During normal summer salinity conditions, the probability of survival was high throughout the Sound (Figure S5A). However, the probabilities of positive growth (Figure S4B), reproduction (Figure S5C), and winter survival (Figure S6) decreased from inshore to offshore. Though Nile tilapia can survive throughout the Sound in the summer, growth and reproduction are limited to nearshore and low salinity habitats (Figure 3A), respectively. In the winter, survival is restricted to upper estuaries and rivers where salinity is typically <10 (Figure 4A). During extremely wet and dry years, the areal coverage of summer survival habitat did not change (Figures 3B, 3C; Table 3) relative to normal years. However, the areal coverage of growth and reproductive habitats increased by 2% and 47%, respectively, (Figures 3B, 3C; Table 3) for wet years. Conversely, growth and reproductive habitats decreased by 92% and 87%, respectively, during dry years due to increased salinity (Figures 3B, 3C; Table 3). Similarly, overwinter survival habitats increased by 368% during wet years (Figure 4B; Table 3) and decreased by 86% during extremely dry years (Figure 4C; Table 3).

Figure 3. Areas of the Mississippi Sound with the highest probability of Oreochromis niloticus survival (S), growth (G), and reproduction (R) during summer months.

A) normal years, B) wet years, and C) dry years.

Figure 4. Areas of the Mississippi Sound with the highest probability of Oreochromis niloticus survival (S) during winter months.

A) normal years, B) wet years, and C) dry years.

Table 3. Areal coverage (km2) of survival, growth, and reproductive habitats for Oreochromis niloticus in the Mississippi Sound for normal salinity years, wet years, and dry years.

Given the physiological tolerances of Nile tilapia and the range of salinities commonly found in this region, the coastal waters of the Sound do not act as a barrier to dispersal. While seasonal pulses in abundance are likely to occur in the bays and estuaries, establishment of this species is likely limited to freshwater habitats and and low salinity habitats at the river mouths (Figure 5A). Further, under the different scenarios of climate variability (Figure 5B–I), the relative area of these different habitats will likely expand during extremely wet years (e.g., Figure 5D) and contract during extremely dry years (e.g., Figure 5G).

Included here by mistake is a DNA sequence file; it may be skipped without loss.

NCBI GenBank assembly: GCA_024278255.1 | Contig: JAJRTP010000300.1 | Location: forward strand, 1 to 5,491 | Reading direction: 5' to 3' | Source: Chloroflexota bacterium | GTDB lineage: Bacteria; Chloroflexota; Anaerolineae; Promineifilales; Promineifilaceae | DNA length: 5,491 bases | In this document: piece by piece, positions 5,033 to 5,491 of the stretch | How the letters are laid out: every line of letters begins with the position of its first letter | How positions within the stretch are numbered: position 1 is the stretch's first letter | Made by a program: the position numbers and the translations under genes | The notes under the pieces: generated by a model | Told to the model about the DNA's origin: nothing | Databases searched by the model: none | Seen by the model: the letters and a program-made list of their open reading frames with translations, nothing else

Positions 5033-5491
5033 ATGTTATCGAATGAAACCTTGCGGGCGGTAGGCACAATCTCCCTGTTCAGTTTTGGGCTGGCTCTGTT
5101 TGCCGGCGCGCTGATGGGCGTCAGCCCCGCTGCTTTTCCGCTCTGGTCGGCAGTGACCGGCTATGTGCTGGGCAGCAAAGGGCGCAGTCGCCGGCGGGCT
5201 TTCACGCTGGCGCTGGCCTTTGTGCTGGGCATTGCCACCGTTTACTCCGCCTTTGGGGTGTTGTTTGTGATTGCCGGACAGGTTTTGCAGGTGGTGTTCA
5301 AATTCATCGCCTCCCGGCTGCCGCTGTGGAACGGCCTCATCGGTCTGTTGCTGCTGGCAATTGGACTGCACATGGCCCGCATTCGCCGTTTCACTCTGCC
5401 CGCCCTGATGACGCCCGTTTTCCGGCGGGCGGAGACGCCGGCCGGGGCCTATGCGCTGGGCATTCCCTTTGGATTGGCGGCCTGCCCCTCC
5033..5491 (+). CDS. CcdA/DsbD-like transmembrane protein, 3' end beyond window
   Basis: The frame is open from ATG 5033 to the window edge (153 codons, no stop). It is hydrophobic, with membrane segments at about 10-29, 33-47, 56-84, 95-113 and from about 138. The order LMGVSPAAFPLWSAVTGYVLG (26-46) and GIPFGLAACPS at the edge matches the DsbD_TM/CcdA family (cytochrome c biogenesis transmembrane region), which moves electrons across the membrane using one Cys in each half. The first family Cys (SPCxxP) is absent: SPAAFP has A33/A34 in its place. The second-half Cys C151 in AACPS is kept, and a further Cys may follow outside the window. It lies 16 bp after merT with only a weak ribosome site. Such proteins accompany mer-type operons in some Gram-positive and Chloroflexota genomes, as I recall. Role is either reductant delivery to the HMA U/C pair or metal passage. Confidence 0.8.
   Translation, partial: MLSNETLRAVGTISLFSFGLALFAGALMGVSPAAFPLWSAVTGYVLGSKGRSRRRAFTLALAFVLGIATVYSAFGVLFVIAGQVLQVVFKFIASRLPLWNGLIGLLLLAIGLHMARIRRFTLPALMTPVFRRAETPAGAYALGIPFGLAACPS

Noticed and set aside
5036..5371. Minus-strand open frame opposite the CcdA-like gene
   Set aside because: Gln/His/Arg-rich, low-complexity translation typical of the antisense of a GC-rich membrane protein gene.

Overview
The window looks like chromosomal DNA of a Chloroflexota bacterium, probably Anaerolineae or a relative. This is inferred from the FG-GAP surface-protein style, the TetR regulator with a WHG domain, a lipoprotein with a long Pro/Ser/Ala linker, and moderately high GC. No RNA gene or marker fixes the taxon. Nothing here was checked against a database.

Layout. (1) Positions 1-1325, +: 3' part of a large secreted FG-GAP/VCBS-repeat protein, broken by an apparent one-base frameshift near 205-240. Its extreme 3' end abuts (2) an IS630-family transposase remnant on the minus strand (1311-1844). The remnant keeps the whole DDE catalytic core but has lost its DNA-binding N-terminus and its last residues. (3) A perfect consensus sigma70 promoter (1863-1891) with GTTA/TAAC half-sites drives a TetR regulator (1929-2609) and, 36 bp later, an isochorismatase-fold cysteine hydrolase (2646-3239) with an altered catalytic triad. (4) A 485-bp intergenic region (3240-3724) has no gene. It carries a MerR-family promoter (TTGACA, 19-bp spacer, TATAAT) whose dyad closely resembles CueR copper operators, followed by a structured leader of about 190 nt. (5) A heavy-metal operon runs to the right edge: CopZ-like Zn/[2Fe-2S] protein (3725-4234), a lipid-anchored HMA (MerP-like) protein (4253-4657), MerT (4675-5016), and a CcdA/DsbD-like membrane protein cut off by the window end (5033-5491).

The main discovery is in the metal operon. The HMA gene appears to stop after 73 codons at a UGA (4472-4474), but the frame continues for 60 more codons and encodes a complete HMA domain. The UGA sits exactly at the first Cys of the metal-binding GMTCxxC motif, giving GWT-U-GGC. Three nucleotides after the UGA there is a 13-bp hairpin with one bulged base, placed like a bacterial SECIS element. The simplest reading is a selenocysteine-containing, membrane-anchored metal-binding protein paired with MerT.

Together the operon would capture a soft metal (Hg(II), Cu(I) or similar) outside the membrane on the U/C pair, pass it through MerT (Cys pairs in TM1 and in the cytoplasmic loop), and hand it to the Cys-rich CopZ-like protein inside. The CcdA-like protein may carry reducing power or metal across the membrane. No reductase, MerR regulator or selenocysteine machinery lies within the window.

Figure 5. Projected areas of the Mississippi Sound that Oreochromis niloticus might use to establish a population (survive, grow, reproduce, and overwinter), pulse seasonally in abundance (survive, grow, reproduce, but not overwinter), or use as a salt bridge between adjacent freshwater systems (Survive and possibly grow, but reproduction and overwintering are unlikely).

Each panel is for the following scenario: A) normal summer and normal winter, B) normal summer and wet winter, C) normal summer and dry winter, D) wet summer and wet winter, E) wet summer and dry winter, F) dry summer and wet winter, G) dry summer and dry winter, H) wet summer and normal winter, and I) dry summer and normal winter.


The growing effort to model the spread of invasive species [31][34] has highlighted the need for a proactive, predictive approach to invasive species management [35], [43]. The time lag between successive stages of the invasion process is not only unpredictable [44] but also hampers our ability to both monitor the spread and mitigate the impacts of biological invasions [45]. By integrating the empirical results of Schofield et al [22] with a predictive framework, we have expedited processes at the population level that are typically only observable over extended time scales, thus allowing us to proactively predict areas of the Sound that are susceptible to invasion by Nile tilapia. Our fundamental niche projections not only corroborate the ‘salt-bridging’ hypothesis discussed in Schofield et al. [22] but also highlight that nearshore, low-salinity waters, particularly in the western portion of the Sound, currently provide suitable conditions for establishment.

The present study also highlights the linkage between future precipitation patterns and the potential for Nile tilapia to spread throughout the region. For example, increased precipitation will likely facilitate the spread of Nile tilapia by increasing the areal coverage of habitats where they may establish. Conversely, decreased precipitation may limit the area available for Nile tilapia establishment; however, spread remains possible given that regional salinity patterns will fall within Nile tilapia's physiological limits for survival. It should be noted that our study conservatively approaches the implications of climate change on the spread of Nile tilapia by only considering changes in salinity and treating temperature as a static variable, particularly in the winter. Given the expectation that predicted increases in global temperature [46] will favor invasive species [41], [42], [47], warming regional temperature will likely have two major impacts on the spread of Nile tilapia. First, northward expansion in river systems becomes more likely as regional air and water temperature increases [48]. Secondly, areas that are not currently projected to promote establishment are likely to become suitable as physiological barriers breakdown during warmer winters.